EAGLE POINT -- Aaron Traister has been running for a long time, but not on a track. He's been running from the upbringing that left him looking after himself, wondering what to do next.
"My dad really wasn't around," Traister said, "I had a step dad, but he was always on drugs. My mom wasn't really there. So, I pretty much raised myself by the time I was 14."
Without a proper upbringing, life in high school blindsided Traister, who said he fell in with the wrong crowd.
"I didn't make good decisions and I grew up from it," Traister said, "I don't regret anything, because it makes me who I am now, but sometimes I wish things were different."
Wanting to go out for football after his sophomore year, Traister went to every morning conditioning session so he'd be able to play his junior year.
"On the last day of school, one of the coaches came up to me and said, 'Hey, you can't play. You're not on track to graduate,'" Traister recalls.
Being ruled academically ineligible to play football was a wakeup call for the soon-to-be junior who hadn't put any work in the classroom the previous two years. He was determined to turn his grades around in order to be able to play sports at some point in high school. the damage was done and by the time this spring, his final semester of his senior year rolled around, he was still ineligible. Athletic director, Seth Womack, told Traister he had one option.
"He said I could write a hardship letter and said I had about a 40 percent chance of it working out and me actually being able to play," Traister said, "It turns out it worked, so here I am."
The hardship letter, detailing his rough upbringing and his slow start to high school was enough to convince the powers that be he deserved to be eligible in sports for the spring semester. He went out for the sport a subsitute teacher coached.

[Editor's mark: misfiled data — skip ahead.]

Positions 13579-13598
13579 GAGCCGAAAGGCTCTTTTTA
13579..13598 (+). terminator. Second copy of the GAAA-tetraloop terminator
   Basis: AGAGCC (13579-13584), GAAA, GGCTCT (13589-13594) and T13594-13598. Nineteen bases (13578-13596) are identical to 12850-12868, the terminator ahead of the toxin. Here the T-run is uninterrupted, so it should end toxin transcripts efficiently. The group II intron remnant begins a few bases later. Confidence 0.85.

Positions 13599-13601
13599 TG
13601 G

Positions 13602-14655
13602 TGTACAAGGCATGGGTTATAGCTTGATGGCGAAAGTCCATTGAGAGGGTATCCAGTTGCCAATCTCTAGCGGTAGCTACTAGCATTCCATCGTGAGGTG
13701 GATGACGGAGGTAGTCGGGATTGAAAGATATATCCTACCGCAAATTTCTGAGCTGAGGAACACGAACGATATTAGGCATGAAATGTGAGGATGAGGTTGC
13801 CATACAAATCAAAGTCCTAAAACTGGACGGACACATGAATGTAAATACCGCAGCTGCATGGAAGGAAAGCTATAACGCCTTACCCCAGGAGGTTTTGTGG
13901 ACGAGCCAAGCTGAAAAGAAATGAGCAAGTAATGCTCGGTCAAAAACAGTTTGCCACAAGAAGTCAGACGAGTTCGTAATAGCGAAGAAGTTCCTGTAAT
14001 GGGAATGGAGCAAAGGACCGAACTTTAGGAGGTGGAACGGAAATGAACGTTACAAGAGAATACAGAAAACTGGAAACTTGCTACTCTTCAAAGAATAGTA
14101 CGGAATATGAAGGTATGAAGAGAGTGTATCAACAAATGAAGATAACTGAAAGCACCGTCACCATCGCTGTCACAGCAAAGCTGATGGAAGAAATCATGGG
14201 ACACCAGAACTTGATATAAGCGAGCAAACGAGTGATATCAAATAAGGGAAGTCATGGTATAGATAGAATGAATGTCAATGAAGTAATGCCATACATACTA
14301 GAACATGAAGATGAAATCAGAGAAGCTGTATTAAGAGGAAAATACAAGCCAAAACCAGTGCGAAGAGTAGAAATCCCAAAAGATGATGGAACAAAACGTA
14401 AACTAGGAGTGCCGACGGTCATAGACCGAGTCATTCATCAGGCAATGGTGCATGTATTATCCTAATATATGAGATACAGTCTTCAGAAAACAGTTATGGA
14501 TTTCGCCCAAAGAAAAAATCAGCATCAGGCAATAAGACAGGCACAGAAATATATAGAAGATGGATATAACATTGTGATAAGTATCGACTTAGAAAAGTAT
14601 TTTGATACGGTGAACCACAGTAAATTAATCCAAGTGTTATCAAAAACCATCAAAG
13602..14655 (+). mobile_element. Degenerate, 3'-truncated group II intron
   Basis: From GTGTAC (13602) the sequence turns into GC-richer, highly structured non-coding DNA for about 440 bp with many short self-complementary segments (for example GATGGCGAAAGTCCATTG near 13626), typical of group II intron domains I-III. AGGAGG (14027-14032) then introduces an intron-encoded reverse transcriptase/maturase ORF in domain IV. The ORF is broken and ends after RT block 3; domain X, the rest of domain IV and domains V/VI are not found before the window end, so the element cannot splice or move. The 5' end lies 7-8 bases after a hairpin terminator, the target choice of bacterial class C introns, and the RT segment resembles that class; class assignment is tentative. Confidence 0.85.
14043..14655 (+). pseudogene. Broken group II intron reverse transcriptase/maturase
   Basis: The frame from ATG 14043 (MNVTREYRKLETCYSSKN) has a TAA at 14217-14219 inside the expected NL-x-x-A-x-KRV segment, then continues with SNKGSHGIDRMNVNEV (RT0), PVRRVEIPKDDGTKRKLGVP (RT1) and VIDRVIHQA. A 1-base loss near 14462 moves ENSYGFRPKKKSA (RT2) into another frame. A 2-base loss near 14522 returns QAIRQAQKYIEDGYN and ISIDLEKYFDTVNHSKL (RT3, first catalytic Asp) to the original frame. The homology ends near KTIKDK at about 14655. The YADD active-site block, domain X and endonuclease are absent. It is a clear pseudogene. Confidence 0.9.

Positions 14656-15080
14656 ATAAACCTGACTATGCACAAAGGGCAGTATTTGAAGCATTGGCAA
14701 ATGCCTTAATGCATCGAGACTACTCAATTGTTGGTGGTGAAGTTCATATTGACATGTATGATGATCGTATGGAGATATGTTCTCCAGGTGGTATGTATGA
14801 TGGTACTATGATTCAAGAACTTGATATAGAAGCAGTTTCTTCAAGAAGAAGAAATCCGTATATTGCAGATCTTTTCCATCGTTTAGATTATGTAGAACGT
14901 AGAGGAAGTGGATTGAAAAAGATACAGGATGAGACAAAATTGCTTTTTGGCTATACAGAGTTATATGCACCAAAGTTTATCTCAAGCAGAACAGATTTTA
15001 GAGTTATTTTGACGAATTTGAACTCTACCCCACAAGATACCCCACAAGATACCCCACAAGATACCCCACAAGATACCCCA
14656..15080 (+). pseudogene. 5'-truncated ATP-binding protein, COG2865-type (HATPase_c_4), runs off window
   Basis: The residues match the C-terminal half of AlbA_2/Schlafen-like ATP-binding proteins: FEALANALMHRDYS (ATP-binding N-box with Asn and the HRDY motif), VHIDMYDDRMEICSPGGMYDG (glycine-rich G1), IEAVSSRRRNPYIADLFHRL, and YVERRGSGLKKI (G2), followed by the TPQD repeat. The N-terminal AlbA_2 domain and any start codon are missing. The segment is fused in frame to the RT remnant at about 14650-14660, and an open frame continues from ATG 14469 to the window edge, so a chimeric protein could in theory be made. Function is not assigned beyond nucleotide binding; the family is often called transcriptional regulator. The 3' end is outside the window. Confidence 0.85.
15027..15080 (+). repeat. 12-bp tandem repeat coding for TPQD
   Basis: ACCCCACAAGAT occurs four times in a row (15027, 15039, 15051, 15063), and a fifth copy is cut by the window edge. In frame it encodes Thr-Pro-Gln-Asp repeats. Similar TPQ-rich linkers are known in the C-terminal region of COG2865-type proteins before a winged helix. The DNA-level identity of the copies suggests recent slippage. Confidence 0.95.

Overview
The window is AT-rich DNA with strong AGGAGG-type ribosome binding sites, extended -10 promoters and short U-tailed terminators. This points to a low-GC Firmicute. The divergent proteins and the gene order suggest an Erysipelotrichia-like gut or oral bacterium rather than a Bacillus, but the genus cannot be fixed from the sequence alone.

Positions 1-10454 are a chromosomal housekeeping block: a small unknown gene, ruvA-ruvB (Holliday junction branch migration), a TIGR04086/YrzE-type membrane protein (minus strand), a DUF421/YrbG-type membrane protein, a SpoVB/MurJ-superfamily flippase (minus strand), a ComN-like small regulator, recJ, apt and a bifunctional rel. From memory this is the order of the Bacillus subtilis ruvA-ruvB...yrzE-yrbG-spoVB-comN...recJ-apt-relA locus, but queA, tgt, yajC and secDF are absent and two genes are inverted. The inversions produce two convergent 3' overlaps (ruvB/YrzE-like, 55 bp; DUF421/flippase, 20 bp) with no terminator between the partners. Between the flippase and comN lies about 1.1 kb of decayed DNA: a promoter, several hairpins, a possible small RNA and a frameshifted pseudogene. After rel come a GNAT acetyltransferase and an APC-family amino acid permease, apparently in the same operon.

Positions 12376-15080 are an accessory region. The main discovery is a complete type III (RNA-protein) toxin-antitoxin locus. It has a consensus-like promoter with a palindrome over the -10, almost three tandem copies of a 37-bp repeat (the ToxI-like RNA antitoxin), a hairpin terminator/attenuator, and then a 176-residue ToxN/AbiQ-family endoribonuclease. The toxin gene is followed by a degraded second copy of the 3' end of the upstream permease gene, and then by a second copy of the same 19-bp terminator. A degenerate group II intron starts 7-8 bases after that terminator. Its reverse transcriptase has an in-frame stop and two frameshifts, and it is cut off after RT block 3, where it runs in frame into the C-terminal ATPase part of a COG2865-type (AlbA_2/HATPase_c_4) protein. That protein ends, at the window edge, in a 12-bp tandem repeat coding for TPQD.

"I happened to see this kid who had great hops that was working really hard and looked developed," Eagle Point head track & field coach, Jef McClellan said.
"He was a sub one day and he came out and told me, 'Hey, you're fast. Come out for track,'" Traister remembers McClellan telling him in his athletic conditioning class.
As soon as Traister got the good news that his hardship letter had made him eligible, he was ready to get training.
"The first thing I thought was, 'Where's the track? I need to start running,'" Traister said, "After I got that, I was like, 'Alright, training starts right now after school.'"
On Tuesday, April 9, Traister competed in his first track meet. His first race was the 100-meter dash.
With his first race in the books, Traister has the rest of his senior year to compete, making up for lost time along the way. He will continue running like he has all his life, but now with a focus and his eyes straight ahead. Traister said as long as he does all he needs to do in the final weeks of the school year, he will graduate on time.
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